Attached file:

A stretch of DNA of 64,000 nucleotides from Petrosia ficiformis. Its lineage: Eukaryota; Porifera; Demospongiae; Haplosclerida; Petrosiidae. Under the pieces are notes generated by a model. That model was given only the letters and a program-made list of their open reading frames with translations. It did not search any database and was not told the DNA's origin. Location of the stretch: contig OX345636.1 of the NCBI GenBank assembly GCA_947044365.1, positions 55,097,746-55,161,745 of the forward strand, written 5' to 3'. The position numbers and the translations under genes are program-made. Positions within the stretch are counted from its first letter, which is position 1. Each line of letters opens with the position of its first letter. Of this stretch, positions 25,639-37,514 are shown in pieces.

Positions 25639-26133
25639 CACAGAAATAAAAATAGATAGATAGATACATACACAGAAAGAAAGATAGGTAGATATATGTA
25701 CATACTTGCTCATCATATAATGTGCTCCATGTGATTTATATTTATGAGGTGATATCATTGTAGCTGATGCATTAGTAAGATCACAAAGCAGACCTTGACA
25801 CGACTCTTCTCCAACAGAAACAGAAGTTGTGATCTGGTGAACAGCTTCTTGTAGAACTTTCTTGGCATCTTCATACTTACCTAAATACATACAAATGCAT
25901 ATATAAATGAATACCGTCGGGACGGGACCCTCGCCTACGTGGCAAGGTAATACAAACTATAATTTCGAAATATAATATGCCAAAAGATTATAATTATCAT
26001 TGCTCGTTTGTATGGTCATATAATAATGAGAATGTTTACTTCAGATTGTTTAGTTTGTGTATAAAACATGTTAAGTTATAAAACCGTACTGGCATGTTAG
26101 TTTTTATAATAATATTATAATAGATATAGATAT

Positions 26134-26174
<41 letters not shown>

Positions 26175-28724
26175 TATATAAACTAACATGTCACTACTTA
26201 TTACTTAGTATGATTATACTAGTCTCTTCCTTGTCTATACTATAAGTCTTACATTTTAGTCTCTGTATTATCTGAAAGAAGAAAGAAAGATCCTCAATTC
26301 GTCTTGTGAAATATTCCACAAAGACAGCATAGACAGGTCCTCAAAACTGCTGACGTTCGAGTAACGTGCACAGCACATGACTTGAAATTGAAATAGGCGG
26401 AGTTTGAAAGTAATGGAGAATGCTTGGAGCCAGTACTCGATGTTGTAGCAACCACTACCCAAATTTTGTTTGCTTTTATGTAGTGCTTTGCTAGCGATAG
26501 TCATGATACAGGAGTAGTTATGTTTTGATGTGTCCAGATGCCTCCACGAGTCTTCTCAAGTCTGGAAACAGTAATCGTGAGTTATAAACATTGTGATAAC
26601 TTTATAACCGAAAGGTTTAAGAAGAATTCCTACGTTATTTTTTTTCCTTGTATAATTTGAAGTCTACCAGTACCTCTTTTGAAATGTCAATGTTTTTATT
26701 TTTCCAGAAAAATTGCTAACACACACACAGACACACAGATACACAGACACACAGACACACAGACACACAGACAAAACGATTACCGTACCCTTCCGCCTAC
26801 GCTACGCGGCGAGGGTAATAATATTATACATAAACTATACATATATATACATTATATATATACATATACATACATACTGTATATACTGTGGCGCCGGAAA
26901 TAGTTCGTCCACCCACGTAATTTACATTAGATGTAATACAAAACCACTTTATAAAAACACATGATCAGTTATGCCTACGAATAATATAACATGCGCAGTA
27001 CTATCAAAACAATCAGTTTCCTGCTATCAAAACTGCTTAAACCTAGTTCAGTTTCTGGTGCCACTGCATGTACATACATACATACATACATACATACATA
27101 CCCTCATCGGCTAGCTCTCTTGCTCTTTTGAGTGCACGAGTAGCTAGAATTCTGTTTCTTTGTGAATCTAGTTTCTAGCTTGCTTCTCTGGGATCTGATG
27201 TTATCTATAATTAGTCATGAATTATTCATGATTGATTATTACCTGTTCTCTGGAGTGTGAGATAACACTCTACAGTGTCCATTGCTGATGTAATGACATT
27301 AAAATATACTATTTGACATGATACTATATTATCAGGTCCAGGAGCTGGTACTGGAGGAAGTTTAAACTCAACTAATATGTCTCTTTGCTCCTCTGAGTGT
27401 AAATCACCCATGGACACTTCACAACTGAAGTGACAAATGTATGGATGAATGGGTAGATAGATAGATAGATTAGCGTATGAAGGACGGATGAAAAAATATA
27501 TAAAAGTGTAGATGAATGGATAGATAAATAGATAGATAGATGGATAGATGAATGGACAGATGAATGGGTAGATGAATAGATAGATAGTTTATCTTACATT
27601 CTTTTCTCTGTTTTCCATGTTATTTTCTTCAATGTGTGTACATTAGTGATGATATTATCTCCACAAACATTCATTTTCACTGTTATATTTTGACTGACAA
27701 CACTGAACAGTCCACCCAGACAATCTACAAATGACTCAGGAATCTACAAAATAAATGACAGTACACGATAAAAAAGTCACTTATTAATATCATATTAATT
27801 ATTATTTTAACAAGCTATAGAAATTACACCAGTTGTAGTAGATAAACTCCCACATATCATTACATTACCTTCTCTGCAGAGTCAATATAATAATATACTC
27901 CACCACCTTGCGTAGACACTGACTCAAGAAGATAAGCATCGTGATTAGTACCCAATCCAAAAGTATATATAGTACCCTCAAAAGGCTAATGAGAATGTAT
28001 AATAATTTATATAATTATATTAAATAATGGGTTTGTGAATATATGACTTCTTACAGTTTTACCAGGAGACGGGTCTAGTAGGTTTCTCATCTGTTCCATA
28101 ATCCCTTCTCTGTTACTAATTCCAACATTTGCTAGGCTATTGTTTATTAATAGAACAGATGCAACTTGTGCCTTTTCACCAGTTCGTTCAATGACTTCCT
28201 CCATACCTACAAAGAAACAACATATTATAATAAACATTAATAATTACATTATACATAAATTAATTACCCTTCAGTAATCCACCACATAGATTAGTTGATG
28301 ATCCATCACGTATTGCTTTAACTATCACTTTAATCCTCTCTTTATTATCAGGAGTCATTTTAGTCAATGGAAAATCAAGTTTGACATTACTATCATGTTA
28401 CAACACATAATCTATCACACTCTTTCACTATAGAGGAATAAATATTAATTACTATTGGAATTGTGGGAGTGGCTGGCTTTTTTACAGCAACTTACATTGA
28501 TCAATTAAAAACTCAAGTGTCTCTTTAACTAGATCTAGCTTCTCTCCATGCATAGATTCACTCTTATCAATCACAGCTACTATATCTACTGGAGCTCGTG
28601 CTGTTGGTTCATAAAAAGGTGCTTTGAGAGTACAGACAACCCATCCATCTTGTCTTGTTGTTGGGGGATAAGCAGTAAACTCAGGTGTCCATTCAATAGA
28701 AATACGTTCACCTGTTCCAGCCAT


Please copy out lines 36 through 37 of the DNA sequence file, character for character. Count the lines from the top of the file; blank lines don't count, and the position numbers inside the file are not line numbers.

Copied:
28501 TCAATTAAAAACTCAAGTGTCTCTTTAACTAGATCTAGCTTCTCTCCATGCATAGATTCACTCTTATCAATCACAGCTACTATATCTACTGGAGCTCGTG
28601 CTGTTGGTTCATAAAAAGGTGCTTTGAGAGTACAGACAACCCATCCATCTTGTCTTGTTGTTGGGGGATAAGCAGTAAACTCAGGTGTCCATTCAATAGA